The film’s title came to Lewton from his bosses who in turn pulled it from poll testing audiences. Cat People did well so he was to make a movie to fit the title. It is suspected he based the idea of a woman who turned into a panther when consummating her love came from the short story “The Bagheeta” he wrote back in the thirties in his pulp days, but here fleshed out.

The Panther’s Pride

For the lead role Lewton sought out the exotic French beauty Simone Simon, whose kitten-like face made her perfect for Serbian Irena who believes she is cursed to become a panther when in passion. Simone is a woman of opposing extremes, naive yet savage, indeed perfect as Irena. Her accent, catlike movements and gestures, her looks combined with her wardrobe, and her attitude made her a panther out of the movie’s confines as well.


The role of Irena’s belabored husband Oliver was filled by Kent Smith. His female confidante at work, and future wife in the sequel to Cat People, Alice was played by Jane Randolph. Tom Conway, another Lewton regular better known for his roles as The Falcon and The Saint, is the doctor treating Irena. Also look for Alan Napier, Lewton’s best friend and Batman’s butler on TV, and Elizabeth Russell who steals the restaurant wedding scene as the mysterious cat woman.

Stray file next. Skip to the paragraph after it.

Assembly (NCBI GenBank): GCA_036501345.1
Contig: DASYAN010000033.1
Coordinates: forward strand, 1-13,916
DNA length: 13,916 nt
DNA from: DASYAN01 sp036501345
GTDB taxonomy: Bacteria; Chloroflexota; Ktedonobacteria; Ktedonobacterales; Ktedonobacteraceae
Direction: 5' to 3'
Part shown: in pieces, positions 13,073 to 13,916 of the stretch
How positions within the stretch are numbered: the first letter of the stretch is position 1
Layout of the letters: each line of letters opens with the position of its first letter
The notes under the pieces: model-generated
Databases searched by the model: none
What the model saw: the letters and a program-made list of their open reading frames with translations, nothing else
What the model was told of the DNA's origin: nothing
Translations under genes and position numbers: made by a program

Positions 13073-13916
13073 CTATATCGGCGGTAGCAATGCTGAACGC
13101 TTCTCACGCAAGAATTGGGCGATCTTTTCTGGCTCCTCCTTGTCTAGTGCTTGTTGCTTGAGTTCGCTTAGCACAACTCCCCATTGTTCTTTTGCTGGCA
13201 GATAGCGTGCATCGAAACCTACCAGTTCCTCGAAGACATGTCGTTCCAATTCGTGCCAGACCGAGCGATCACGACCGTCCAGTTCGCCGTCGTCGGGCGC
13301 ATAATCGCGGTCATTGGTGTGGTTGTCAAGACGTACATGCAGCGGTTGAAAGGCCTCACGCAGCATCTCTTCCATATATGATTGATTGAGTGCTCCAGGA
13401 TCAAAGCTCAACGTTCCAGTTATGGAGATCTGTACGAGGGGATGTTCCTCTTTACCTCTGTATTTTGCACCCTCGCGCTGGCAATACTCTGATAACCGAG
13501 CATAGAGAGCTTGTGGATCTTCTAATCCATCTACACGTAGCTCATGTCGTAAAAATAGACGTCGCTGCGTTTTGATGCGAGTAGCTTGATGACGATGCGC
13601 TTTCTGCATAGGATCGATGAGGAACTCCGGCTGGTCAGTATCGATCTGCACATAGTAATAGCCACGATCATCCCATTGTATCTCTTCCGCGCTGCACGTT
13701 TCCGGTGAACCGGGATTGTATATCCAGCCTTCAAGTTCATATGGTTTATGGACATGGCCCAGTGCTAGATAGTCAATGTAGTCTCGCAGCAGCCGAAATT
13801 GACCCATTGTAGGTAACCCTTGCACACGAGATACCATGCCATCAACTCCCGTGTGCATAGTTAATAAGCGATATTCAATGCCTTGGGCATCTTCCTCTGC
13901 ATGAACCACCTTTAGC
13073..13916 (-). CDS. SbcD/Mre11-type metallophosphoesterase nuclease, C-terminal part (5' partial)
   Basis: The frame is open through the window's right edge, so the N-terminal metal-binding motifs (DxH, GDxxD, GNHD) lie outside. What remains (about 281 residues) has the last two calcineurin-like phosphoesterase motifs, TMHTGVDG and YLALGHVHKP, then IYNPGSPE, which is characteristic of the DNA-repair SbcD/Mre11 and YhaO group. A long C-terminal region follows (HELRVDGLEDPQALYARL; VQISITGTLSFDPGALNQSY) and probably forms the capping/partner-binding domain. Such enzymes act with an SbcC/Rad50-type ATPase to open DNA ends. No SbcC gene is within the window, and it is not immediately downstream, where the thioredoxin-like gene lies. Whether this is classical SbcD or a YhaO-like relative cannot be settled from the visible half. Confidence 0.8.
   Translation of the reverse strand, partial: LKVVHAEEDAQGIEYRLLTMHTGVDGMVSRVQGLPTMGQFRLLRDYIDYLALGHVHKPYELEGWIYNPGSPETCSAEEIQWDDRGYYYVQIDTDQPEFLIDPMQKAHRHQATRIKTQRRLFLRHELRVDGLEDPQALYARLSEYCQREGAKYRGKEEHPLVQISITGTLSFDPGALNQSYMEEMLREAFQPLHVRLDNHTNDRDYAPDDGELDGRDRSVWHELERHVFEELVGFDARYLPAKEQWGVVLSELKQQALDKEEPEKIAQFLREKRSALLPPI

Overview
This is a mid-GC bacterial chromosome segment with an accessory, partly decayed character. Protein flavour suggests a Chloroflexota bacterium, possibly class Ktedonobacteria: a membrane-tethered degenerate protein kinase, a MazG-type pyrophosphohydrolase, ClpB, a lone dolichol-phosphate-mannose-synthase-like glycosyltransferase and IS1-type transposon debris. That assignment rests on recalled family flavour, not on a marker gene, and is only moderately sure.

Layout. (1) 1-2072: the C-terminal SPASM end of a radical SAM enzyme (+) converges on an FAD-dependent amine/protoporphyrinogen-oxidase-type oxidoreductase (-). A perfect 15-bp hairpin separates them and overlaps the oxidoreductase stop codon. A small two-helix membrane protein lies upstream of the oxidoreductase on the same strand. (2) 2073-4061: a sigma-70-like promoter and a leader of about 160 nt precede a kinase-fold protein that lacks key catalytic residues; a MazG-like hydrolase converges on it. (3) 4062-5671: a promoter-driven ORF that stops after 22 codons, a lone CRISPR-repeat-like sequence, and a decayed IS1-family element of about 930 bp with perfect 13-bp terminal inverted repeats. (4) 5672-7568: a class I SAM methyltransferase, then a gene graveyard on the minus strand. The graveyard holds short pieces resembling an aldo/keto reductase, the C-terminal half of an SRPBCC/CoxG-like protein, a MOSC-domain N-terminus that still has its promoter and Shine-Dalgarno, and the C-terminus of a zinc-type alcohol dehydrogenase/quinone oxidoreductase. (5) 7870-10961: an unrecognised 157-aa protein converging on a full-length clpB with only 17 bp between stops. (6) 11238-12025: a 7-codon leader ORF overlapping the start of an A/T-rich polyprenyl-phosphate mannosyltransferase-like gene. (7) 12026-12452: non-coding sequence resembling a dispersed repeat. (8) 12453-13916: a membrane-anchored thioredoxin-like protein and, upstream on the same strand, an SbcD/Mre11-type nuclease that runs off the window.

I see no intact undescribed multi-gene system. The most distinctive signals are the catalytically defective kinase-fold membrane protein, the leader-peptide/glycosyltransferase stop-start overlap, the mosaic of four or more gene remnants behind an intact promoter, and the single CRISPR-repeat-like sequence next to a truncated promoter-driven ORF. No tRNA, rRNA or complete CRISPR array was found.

Cats in the Shadows

The low budget, coming in just under $150,000, necessitated creativity. Val Lewton and Jacques Tourneur reached back to German Expressionism and used shadows to create terror. Also at play was the power of suggestion, because what you don’t see, and imagine for yourself, is far more frightening than anything you could be shown. This is used to great effect when Irena stalked Alice at the pool and in all the attack scenes.